Philip's son Alexander the Great (356323 BC) managed to briefly extend Macedonian power not only over the central Greek city-states, but also to the Persian empire, including Egypt and lands as far east as the fringes of India.

The classical period conventionally ends at the death of Alexander in 323 BC and the fragmentation of his empire, divided among the Diadochi.

Hellenistic Greece

Main article: Hellenistic Greece
The Hellenistic period of Greek lasts from 323 BC to the annexation of the Greek peninsula and islands by Rome in 146 BC. Although the establishment of Roman rule did not break the continuity of Hellenistic society and culture, which remained essentially unchanged until the advent of Christianity, it did mark the end of Greek political independence.

During the Hellenistic period the importance of "Greece proper" (that is, the territory of modern Greece) within the Greek-speaking world declined sharply. The great centers of Hellenistic culture were Alexandria and Antioch, capitals of Ptolemaic Egypt and Seleucid Syria respectively. See Hellenistic civilization for the history of Greek culture outside of Greece in this period.

The conquests of Alexander had a number of consequences for the Greek city-states. It greatly widened the horizons of the Greeks, and led to a steady emigration, particularly of the young and ambitious, to the new Greek empires in the east. Many Greeks migrated to Alexandria, Antioch and the many other new Hellenistic cities founded in Alexander's wake, as far away as what are now Afghanistan and Pakistan, where the Greco-Bactrian Kingdom and the Indo-Greek Kingdom survived until the end of the 1st century BC.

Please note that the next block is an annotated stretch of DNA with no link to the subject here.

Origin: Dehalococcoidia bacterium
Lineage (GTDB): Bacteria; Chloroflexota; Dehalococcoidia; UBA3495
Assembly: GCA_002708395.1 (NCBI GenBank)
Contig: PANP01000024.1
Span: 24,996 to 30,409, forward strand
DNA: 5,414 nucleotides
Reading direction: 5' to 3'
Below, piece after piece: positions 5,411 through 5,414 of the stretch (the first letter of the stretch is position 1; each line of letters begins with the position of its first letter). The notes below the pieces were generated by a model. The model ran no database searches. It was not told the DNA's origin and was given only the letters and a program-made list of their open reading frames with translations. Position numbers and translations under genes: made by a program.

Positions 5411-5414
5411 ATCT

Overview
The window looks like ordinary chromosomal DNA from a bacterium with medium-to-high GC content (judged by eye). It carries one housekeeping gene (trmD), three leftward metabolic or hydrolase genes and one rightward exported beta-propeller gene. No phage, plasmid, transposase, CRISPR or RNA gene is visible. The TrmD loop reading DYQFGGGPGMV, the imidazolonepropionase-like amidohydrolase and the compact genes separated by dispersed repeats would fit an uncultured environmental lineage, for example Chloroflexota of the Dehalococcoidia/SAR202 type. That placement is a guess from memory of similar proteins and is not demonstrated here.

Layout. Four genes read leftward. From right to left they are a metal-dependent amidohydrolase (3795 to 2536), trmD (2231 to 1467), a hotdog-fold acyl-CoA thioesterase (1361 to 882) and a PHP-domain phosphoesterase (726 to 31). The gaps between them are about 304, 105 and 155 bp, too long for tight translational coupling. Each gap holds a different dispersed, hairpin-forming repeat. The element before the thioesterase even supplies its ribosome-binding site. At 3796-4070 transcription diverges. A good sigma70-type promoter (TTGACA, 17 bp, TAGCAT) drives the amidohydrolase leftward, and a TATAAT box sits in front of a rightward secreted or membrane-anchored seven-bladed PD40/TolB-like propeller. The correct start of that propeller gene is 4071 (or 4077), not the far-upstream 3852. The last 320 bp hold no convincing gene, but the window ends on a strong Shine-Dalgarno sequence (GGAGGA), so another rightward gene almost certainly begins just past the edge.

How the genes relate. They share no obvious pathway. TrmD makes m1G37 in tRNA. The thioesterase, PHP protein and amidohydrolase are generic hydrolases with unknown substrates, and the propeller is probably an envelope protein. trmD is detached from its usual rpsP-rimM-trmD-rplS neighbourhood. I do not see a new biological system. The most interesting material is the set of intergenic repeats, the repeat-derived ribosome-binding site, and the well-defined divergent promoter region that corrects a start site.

3rd century

The Seleucid Empire disintegrated gradually, torn apart by the wars of the Diadochi 323-285 BC, by 247 BC giving way to Parthia.

Antigonus II died in 239 BC. His death saw another revolt of the city-states of the Achaean League, whose dominant figure was Aratus of Sicyon. Antigonus's son Demetrius II died in 229 BC, leaving a child (Philip V) as king, with the general Antigonus Doson as regent. The Achaeans, while nominally subject to Ptolemy, were in effect independent, and controlled most of southern Greece. Athens remained aloof from this conflict by common consent.